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Gimme Kraft review and author message
OffLine 8a.nu
  2013-10-30 00:00:00    
The trainers of Alexander Megos, Patrick Matros and Ludwig "Dicki" Korb have together with Hannes Huch, written the new concept training book Gimme Kraft (Power) that also includes a DVD with a great Wolfgang Güllich interview. Here is a trailor video.

The book with 226 pages in both english and german presents basically some 80 different exercises out of which half are climbing related, using ten famous climbers who also give their tips. The focus is to get stronger in your body and in fact only a couple of exercises relate to maximum finger power training.

It is like the whole book want to grab and shake all the gym rats focusing on finger power and inspire them with some odd training we seldom have seen before in climbing. In the same new thinking concept, periodization is not even mentioned.

The book is very user friendly and you can more or less randomly open it anywhere and get very inspired. It is actually quite extreme and you just wonder which effect such such training would have had on all climbers saying they never do any complementary training. Personally, I have always said that finger training is most important but of course if you have pushed you to the limit there, there are many more ways to get stronger.

Here are an explenation from Patrick Matros for the new concept, which ends with this wise message.
"With athletes like Alexander we drive a middle course because periodization is good to prevent performance barriers at a high level but when you are traveling pretty much you have to be flexible.

Concerning training for climbing and bouldering for the average but still performance-orientated climber we think they should not think so much about perfect periodized training plans but should focus more on a training done in a healthy, motivated and not too complicated way and exactly that should be the message of our book!"

The message from Alexander and Megos himself sums up what he learnt from his trainer and their great message. "I never climbed at my limit until recently and that was maybe the reason why I could keep my high motivation and never dropped out.
Click to Enlarge Picture
OffLine Joakim Thommesen
  2013-10-30 18:07:17    
"In the same new thinking concept, periodization is not even mentioned." This is not correct. I have just briefly read through a few pages, and periodisation is already recommended - on page 29, to be specific. I have to say that the quality of your postings seems to get only worse, Jens. Wouldn't it be a good idea to fact check your own postings first, instead of deleting corrections from members?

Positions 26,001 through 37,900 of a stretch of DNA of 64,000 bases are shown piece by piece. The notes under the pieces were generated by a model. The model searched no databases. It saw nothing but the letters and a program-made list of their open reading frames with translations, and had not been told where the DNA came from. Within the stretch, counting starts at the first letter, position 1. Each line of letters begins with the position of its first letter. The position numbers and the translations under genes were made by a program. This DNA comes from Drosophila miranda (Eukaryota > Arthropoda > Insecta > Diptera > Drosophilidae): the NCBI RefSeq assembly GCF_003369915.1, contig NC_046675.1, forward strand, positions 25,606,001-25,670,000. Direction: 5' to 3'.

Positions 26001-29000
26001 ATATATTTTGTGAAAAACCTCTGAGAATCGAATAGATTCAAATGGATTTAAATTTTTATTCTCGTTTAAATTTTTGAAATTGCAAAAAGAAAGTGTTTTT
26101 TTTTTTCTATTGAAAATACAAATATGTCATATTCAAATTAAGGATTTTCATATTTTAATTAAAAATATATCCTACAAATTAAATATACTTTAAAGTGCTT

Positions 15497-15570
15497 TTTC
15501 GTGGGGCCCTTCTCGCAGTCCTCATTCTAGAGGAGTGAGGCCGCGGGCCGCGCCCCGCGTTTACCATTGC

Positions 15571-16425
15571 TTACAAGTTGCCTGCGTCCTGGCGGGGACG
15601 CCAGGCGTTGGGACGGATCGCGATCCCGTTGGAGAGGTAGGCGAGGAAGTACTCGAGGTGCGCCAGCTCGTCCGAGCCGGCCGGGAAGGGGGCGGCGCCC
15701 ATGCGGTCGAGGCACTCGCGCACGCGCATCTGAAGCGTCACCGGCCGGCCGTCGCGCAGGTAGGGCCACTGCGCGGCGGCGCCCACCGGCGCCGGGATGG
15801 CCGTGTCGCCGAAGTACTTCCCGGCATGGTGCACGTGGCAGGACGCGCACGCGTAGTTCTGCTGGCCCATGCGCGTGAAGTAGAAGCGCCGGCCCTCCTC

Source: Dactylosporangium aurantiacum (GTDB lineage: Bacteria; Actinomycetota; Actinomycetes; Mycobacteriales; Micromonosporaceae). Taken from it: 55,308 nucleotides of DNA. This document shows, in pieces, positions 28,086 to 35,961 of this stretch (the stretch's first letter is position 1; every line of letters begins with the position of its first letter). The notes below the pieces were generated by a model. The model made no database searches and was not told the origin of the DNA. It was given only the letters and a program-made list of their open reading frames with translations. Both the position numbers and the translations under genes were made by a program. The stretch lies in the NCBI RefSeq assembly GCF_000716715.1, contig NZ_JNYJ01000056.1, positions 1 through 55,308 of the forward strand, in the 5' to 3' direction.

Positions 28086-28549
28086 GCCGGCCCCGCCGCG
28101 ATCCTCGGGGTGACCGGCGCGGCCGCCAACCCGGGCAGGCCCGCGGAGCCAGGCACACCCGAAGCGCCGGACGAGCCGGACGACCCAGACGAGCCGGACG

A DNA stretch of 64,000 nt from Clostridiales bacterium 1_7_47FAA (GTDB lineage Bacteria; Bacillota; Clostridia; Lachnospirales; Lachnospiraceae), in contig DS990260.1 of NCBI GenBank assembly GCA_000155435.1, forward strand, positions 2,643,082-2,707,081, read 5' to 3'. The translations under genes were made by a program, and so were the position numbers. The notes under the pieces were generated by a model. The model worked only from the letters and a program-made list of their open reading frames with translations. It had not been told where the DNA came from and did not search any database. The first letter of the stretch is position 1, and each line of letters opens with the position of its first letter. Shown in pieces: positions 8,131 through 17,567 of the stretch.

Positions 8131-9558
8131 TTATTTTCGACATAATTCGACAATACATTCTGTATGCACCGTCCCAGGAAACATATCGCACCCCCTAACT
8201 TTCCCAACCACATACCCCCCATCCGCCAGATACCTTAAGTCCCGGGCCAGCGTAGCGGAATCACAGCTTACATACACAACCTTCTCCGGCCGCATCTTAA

OnLine Jens Larssen
  2013-10-30 18:19:21    
The presentation was sent to Patrick before being published. I will make a correction as you think it is so important. However, I hope you got the message why periodisation was not even discussed in his book, i.e. other things are more important.
OffLine A. Tothek
  2013-10-31 08:02:34    
@ joakim: gesundheit!
OffLine PaavoK
  2013-10-31 10:32:53    
First of all, I can only concur with the review's point that this book is one of high quality and clear exercises! I've been very pleased with it even since I received it. Concerning the questions on periodisation and so on - while the book doesn't emphasize periodisation greatly, I would really recommend anybody interested in a fuller exposition on how to go about about combining the exercises for specific goals to check out the extra pdf file that you can download from Gimmekraft.de where Patrick Matros and Ludwig "Dicki" Korb go into great detail about the different types of strength one can train for, what are the different requirements for different types of climbing, and how to think about going about achieving your goals. What I gathered from reading this pdf and the looking at the exercises in the book was that the gimmekraft way of training emphasises first and foremost a holistic approach that is focused on achieving a balance between health-specific strength and climbing-specific strength together with what they call 'tactical aspects' (e.g. specific goals such as climbing trips or seasons with best conditions) and 'mental aspects' (e.g. your level of motivation and focus). Having said that I also understood that the authors do recommend that whatever routine you do have, you ought to change it at least every six weeks. Reading that together with their understanding of the various different types of strength required for climbing (maximum strength, speed-strength (power), strength-endurance) then you could interpret the authors as proposing some sort of periodisation. However, I found that such an approach was secondary to the many other considerations that the book highlighted such as focusing on complex movement in strength exercises, varying exercises, training progressively, and with sufficient load, and focusing also on training under mental stress. Be all of that as it may, I have to say that it is simply a true pleasure holding the book in your hands. Everything from the paper quality to the way in which the exercises are explained makes Gimmekraft a very useful tool to have in your bookshelf. My thanks to the authors and team behind it!